Nesslage, G.M 2000. An assessment of long-term trends in harvest of white-tailed deer from the Adirondack Park, New York. M.S. Thesis, SUNY-ESF, Syracuse, 61pp.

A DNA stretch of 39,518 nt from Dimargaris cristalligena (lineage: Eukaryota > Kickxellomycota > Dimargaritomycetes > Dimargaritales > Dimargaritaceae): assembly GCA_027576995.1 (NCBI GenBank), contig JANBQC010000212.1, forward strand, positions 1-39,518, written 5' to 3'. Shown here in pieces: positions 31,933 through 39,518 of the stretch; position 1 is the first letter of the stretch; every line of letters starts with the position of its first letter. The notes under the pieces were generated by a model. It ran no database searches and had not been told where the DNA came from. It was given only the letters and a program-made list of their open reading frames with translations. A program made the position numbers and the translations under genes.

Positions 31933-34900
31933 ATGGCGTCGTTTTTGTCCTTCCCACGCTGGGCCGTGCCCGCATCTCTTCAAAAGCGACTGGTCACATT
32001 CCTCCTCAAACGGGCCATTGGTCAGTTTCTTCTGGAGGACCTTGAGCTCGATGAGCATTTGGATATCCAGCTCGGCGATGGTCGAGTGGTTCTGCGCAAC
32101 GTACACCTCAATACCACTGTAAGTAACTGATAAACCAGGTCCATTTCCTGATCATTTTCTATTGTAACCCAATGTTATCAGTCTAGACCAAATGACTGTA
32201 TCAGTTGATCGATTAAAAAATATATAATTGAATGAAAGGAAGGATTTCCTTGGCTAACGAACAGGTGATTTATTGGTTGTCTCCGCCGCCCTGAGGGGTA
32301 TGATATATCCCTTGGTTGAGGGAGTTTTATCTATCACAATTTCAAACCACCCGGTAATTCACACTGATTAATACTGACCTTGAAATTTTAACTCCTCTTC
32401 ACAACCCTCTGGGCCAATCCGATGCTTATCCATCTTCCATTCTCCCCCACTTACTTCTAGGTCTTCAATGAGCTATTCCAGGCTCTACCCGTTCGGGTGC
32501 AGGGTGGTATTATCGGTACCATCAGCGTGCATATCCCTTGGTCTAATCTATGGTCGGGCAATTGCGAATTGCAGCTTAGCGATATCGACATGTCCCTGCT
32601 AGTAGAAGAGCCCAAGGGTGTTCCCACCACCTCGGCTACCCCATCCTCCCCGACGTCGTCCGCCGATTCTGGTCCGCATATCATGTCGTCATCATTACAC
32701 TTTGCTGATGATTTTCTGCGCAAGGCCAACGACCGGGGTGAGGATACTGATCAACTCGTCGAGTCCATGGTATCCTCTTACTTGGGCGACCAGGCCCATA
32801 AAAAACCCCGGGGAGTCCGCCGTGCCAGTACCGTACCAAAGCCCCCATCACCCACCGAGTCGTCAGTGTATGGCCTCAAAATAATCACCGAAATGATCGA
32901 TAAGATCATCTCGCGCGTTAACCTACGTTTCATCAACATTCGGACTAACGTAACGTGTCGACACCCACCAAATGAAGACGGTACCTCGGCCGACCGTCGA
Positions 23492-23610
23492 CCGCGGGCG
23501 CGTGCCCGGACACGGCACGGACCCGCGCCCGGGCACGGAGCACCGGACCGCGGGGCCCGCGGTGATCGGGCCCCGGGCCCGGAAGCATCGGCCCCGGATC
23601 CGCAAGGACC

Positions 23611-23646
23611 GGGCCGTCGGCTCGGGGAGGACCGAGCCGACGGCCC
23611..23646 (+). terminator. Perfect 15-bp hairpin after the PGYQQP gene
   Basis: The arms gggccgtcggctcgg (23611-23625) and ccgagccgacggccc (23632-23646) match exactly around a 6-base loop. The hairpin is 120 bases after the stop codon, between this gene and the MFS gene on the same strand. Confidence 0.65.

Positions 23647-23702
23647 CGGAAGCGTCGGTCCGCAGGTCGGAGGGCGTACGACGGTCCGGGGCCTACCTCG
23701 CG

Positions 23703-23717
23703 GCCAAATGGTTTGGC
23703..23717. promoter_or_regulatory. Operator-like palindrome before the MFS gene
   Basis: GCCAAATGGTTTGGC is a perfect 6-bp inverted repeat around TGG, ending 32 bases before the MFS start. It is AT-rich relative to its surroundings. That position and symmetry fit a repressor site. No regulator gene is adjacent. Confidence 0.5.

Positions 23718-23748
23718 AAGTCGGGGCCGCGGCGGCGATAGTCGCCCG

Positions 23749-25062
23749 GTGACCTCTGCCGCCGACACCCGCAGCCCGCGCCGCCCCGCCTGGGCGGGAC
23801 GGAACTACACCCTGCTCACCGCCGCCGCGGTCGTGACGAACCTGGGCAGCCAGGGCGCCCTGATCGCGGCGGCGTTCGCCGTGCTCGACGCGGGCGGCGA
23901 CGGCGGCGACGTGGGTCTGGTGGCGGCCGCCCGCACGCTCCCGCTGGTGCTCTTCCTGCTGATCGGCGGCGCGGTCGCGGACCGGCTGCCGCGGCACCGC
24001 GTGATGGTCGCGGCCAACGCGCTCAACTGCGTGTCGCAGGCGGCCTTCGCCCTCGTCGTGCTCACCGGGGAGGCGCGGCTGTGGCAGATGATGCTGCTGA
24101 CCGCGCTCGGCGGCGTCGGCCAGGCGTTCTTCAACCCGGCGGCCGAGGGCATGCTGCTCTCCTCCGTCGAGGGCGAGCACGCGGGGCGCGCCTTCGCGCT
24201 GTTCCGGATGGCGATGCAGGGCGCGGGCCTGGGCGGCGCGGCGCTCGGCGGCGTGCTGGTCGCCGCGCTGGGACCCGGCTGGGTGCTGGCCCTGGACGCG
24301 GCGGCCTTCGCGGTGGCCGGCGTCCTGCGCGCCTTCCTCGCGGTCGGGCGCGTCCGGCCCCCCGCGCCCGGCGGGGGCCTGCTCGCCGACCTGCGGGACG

White-tailed deer (Odocoileus virginianus) population trends have not been characterized across the Adirondack Park since 1972. I collected catch-per-unit effort data from more than 80 private hunting clubs spanning 1975-1997.  Linear route regression and krigging identified increasing trends and high harvests in the eastern regions; western regions showed no measurable change.  The central Adirondacks experienced decreasing trends and low harvests.  Increasing trends occurred along the Park periphery where winters have been mild and where deer populations are likely to be influenced by increased amounts of open area outside the Park Boundary.  Decreasing trends were identified on clubs located close to aging public forests in the central Adirondacks where deer browse may be limited.  Given the recent decline in the central Adirondacks deer harvest, a single deer management regime should not be applied to all areas of the Park, and deer management units should be adjusted to reflect regional patterns in deer harvest.